- Being overweight or obese. The more you weigh the more blood you need to supply oxygen and nutrients to your tissues. As the volume of blood circulated through your blood vessels increases, so does the pressure on your artery walls.
- Not being physically active. People who are inactive tend to have higher heart rates. The higher your heart rate, the harder your heart must work with each contraction and the stronger the force on your arteries. Lack of physical activity also increases the risk of being overweight.
- Using tobacco. Not only does smoking or chewing tobacco immediately raise your blood pressure temporarily, but the chemicals in tobacco can damage the lining of your artery walls. This can cause your arteries to narrow, increasing your blood pressure. Secondhand smoke also can increase your blood pressure.
- Too much salt (sodium) in your diet. Too much sodium in your diet can cause your body to retain fluid, which increases blood pressure.
- Too little potassium in your diet. Potassium helps balance the amount of sodium in your cells. If you don’t get enough potassium in your diet or retain enough potassium, you may accumulate too much sodium in your blood.
- Too little vitamin D in your diet. It’s uncertain if having too little vitamin D in your diet can lead to high blood pressure. Vitamin D may affect an enzyme produced by your kidneys that affects your blood pressure.
- Drinking too much alcohol. Over time, heavy drinking can damage your heart. Having more than two drinks a day for men and more than one drink a day for women may affect your blood pressure.
- Stress. High levels of stress can lead to a temporary increase in blood pressure. If you try to relax by eating more, using tobacco or drinking alcohol, you may only increase problems with high blood pressure.
- Certain chronic conditions. Certain chronic conditions also may increase your risk of high blood pressure, such as kidney disease, diabetes and sleep apnea.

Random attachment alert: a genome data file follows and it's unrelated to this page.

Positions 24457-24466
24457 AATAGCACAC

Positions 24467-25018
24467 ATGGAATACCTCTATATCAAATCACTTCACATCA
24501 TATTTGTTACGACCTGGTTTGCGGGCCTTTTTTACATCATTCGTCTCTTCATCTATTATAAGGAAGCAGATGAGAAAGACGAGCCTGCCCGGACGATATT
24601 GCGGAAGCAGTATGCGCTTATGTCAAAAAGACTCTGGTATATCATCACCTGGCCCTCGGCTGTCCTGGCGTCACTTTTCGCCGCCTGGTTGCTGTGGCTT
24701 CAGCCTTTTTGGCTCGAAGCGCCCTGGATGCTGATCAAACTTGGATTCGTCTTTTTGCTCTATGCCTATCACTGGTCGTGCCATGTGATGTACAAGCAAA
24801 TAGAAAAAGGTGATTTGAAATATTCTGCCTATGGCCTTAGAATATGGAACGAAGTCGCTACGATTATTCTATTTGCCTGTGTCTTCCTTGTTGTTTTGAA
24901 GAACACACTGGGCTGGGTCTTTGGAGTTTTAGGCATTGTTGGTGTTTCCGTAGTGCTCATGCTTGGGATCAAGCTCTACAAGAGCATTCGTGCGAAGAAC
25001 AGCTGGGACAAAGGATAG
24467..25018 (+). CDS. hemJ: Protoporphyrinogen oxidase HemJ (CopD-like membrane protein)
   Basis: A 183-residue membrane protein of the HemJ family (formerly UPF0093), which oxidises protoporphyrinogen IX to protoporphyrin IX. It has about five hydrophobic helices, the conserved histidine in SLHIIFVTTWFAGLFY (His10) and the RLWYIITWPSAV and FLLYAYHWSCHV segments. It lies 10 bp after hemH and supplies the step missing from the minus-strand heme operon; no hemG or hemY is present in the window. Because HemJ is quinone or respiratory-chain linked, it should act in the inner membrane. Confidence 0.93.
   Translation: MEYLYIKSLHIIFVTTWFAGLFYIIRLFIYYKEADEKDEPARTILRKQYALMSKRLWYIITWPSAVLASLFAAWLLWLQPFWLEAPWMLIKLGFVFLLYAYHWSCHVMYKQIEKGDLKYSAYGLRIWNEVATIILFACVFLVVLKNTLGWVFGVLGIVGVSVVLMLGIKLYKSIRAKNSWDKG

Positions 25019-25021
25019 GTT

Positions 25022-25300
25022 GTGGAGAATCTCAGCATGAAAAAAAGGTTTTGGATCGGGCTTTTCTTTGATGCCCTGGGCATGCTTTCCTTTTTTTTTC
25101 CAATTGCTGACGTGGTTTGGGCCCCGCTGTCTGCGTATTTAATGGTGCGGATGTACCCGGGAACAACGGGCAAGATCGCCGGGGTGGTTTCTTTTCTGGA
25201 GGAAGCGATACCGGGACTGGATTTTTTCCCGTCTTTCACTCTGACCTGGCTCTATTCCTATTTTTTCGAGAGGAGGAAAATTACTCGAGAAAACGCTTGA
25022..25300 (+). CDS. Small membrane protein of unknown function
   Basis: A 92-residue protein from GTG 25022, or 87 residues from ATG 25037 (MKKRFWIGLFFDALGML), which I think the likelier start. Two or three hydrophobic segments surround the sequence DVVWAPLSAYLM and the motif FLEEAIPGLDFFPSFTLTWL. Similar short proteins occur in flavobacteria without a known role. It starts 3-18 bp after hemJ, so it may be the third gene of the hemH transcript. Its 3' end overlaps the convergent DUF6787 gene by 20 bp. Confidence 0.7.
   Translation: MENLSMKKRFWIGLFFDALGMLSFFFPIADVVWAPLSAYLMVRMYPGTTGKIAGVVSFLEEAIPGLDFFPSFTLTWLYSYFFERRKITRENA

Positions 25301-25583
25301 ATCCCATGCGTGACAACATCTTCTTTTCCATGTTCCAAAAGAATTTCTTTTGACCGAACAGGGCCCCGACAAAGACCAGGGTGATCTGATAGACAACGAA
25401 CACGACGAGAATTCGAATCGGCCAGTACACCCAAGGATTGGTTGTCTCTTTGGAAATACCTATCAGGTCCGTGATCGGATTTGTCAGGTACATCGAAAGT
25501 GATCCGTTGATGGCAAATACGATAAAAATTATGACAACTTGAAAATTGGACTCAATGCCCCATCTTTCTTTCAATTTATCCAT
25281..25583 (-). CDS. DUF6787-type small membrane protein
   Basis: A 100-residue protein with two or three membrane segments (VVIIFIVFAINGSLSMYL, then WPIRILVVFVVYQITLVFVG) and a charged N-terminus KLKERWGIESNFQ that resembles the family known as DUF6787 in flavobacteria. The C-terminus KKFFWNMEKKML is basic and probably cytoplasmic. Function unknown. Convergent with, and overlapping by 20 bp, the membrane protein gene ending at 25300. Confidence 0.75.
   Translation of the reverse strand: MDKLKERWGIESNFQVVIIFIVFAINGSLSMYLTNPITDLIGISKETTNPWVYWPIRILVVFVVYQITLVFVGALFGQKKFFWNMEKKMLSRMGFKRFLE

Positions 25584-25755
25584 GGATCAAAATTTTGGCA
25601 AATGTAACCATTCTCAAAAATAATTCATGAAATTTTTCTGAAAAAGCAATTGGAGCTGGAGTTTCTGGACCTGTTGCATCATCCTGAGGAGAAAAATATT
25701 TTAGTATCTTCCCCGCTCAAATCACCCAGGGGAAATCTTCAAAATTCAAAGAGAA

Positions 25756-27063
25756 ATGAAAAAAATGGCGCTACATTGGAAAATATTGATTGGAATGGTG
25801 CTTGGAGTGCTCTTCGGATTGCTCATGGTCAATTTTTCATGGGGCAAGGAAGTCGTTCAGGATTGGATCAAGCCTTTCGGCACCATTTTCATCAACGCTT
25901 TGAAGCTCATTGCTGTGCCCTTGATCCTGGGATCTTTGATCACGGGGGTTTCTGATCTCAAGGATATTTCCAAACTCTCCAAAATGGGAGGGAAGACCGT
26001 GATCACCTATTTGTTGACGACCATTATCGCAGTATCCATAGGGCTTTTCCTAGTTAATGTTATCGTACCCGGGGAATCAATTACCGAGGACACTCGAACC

Everything on the above list except for age, race, family history, and certain chronic conditions are controllable by us! Several of these controllable areas, we’ve talked about previously on Love Your Body Monday!
Become more physically active: Love Your Body—Use Technology to Lose Weight
Drinking: Love Your Body—Don’t Drink Alcohol
If you smoke, you need to stop smoking.
We will talk in future blogs about eliminating stress.
Reduce Sodium intake: Love Your Body–Read Labels discusses the importance of reading labels on food you purchase. You can look for sodium content on the label per the serving they indicate, which might only be a half cup or 5 pieces. You need some sodium, but if you have high blood pressure, your doctor may want you limiting to 1500-3000 mg a day, which can add up quickly just in natural food. So you must read labels for sodium content and avoid obviously salty food. Here is a great article on how sodium effects high blood pressure, recommended intake of sodium, and high-sodium foods to avoid: Salt and High Blood Pressure.
At our house, I don’t put a saltshaker on the table, and I use very little salt in cooking, but rely on fresh herbs and salt-free seasonings for flavor. Both my husband and I have normal blood pressure. Sometimes visitors ask for the saltshaker without even tasting the food to see if it even needs salt! Is that you?
Increase potassium and Vitamin D: Here is a good article on nine foods that can reduce high blood pressure and increase potassium and Vitamin D in your diet: Nine Foods That Reduce High Blood Pressure.
Let me stress that the ideal is to avoid having an illness or “condition”. Taking preventative measures—instead of waiting until you have a problem that you could potentially sidestep– could prevent having to take medications, which always have side effects. And isn’t that just like everything in life: proactive always trumps reactive.